…and yes, big o’le field mice in Mexico . . some are comparable in size to some cats and rabbits…. taste like pork or game fowl .

downtide's avatar

I’m usually happy to try exotic food. I’ve eaten a fair variety of game but I intensely dislike organ meat (kidneys, livers, hearts etc) and I would balk at insects. I think I ate horse meat in a stew while I was in the Czech republic, but I’m not entirely certain. One pleasant surprise I had was pigeon. The meat is tender and surprisingly dark (like duck but less greasy), my only complaint was that at one point I chewed down on a piece of lead shot.

the100thmonkey's avatar


Raw horse meat (basashi – YUM!)

Live fish (sashimi, served with the fish’s gills still moving, other studff that I still can’t identify which was alive and wriggling as I ate. Sea urchin, wriggling octopus tentacles, etc…)

Fish guts in kimchi (I don’t recommend this – really odd texture)

Crocodile (didn’t like)

Giraffe (tasted like venison, iirc)

When I lived in Japan, I found that it was good practice to eat first and ask what it was later.

Jack79's avatar

Zebra (tastes like pork) and antelope (tastes like beef) in an African restaurant in Dresden. And we drank cactus juice. The prices were quite reasonable for something so unusual.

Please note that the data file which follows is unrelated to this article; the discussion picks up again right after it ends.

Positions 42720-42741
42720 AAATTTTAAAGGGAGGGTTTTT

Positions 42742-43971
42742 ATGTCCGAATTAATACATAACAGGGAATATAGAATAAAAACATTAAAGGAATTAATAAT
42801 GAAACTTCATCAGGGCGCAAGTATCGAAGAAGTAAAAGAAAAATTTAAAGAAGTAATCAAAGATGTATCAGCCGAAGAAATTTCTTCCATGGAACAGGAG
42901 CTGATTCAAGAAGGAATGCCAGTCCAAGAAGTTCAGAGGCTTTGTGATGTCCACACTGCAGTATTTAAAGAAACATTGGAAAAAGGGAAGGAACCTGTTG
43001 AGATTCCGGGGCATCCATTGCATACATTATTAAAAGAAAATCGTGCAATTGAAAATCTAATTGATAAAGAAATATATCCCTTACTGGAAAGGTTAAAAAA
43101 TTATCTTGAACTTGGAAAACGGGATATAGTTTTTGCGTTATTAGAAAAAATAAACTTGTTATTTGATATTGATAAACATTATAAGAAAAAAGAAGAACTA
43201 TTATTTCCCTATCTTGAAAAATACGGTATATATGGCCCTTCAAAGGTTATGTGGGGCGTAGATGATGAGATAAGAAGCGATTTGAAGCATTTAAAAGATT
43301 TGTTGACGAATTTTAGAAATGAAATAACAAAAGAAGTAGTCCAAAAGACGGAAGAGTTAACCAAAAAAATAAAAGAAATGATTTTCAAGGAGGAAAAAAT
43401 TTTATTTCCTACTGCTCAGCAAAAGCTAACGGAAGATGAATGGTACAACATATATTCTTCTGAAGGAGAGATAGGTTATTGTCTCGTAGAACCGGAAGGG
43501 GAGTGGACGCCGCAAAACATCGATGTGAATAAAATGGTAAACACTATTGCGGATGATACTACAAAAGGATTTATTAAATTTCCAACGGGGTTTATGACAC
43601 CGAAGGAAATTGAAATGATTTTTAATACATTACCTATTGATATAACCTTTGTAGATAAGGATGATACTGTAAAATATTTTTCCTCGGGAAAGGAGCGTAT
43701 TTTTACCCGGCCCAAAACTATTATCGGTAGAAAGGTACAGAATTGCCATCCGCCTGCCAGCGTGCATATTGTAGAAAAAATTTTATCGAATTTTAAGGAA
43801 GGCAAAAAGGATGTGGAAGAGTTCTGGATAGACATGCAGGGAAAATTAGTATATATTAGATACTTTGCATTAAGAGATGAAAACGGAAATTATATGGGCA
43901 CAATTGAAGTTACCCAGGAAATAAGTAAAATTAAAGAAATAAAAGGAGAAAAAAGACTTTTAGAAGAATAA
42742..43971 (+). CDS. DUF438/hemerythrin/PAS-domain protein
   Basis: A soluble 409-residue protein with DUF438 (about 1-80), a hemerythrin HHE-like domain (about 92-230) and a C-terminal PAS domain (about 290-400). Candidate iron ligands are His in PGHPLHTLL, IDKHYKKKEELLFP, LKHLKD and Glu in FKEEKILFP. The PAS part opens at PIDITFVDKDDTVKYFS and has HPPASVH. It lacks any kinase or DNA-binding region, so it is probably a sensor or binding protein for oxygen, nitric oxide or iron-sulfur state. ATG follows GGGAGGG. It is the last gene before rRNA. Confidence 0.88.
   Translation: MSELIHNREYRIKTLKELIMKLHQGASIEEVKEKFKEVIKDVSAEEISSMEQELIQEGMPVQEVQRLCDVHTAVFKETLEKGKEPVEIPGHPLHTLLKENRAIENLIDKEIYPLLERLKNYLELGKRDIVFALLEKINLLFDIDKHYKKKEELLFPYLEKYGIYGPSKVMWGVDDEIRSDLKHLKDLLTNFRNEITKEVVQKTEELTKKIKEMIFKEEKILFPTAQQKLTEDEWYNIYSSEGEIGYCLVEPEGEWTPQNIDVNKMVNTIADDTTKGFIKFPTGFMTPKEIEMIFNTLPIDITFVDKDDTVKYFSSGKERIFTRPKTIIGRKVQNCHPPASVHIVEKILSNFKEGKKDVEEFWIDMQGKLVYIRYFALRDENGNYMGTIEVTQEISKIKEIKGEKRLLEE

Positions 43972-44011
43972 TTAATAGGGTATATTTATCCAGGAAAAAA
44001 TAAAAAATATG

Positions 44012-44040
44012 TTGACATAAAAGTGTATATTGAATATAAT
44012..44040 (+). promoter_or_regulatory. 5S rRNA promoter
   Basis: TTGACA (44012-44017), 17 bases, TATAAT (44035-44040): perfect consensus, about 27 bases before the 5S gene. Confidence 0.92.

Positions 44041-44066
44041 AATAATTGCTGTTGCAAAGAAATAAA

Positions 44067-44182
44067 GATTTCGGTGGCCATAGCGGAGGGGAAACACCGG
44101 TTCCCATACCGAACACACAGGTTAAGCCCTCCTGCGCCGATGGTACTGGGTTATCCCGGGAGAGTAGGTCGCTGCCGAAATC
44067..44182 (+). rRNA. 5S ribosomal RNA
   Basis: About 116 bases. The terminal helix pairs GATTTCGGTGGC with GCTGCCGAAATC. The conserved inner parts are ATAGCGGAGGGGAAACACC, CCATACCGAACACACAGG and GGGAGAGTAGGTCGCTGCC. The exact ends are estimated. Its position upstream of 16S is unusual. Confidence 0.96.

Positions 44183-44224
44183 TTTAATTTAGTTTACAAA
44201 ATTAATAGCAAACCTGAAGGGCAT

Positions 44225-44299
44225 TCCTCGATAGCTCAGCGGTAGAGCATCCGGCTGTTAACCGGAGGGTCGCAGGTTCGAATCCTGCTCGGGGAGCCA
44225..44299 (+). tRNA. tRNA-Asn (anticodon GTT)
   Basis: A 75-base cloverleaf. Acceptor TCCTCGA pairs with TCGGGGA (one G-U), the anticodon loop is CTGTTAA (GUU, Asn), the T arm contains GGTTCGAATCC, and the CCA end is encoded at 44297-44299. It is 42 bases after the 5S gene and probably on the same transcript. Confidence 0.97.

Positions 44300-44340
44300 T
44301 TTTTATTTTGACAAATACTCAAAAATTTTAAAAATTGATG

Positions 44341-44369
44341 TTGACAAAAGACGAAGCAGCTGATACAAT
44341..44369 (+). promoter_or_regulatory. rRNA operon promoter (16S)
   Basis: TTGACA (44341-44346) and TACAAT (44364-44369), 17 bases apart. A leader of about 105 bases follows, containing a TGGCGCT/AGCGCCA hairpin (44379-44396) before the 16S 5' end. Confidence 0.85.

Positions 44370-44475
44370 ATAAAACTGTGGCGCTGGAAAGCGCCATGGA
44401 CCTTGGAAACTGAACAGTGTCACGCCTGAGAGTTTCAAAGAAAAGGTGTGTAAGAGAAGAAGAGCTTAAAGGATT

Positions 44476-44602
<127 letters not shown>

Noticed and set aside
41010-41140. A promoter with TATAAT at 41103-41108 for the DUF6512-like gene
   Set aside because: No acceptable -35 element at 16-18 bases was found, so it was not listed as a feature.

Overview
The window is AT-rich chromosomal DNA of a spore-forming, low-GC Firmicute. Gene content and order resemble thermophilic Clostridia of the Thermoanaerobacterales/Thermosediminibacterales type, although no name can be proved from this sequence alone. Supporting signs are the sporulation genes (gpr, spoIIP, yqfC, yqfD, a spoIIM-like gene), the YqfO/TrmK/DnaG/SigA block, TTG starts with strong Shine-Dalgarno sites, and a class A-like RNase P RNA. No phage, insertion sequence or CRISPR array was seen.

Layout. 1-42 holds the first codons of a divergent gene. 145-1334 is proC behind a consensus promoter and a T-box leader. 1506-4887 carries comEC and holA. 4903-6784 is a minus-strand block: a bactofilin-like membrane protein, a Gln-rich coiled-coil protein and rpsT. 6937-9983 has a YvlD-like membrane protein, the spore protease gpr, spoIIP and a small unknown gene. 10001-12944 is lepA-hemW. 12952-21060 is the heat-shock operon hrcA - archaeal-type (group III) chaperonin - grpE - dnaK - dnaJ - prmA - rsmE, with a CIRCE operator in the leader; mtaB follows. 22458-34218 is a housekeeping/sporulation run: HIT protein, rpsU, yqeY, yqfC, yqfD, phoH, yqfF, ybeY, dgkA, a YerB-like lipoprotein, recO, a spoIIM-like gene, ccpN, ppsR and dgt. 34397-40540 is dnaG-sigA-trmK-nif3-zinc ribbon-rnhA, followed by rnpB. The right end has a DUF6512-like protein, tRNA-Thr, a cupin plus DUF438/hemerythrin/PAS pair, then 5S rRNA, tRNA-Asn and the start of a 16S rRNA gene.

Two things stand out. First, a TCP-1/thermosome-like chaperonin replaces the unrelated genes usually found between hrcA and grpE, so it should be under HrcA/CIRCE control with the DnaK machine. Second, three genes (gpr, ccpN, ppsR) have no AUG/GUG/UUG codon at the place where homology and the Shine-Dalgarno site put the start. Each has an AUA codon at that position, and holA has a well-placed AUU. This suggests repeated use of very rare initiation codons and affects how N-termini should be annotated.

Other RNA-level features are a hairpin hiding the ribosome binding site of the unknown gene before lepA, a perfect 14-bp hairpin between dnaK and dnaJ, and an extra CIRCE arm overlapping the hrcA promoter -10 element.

mattbrowne's avatar

Yes, once I ate peanut butter and decided not to try it again. I thought it would taste like

but I was wrong.

Your_Majesty's avatar

@mattbrowne Peanut butter?,is that categorized as exotic?.

mattbrowne's avatar

@Doctor_D – Where I come from, yes. Although globalization involves food as well.

Strauss's avatar

When I first tasted Nutella, I thought it was pretty exotic!

I have eaten venison (not too exotic where I come from). I also grew eating things like blood sausage, head cheese, ham hocks w/sauerkraut.

I’ve also eaten crawfish, goat, javelina, elk, buffalo, raccoon, ants (chocolate dipped), assorted flying insects (from the back of a motorcycle)

Winters's avatar

All the time. I was fortunate to be born to a Korean mother and an American officer in the Army which has allowed me to live all over the globe experiencing all sorts of exotic foods.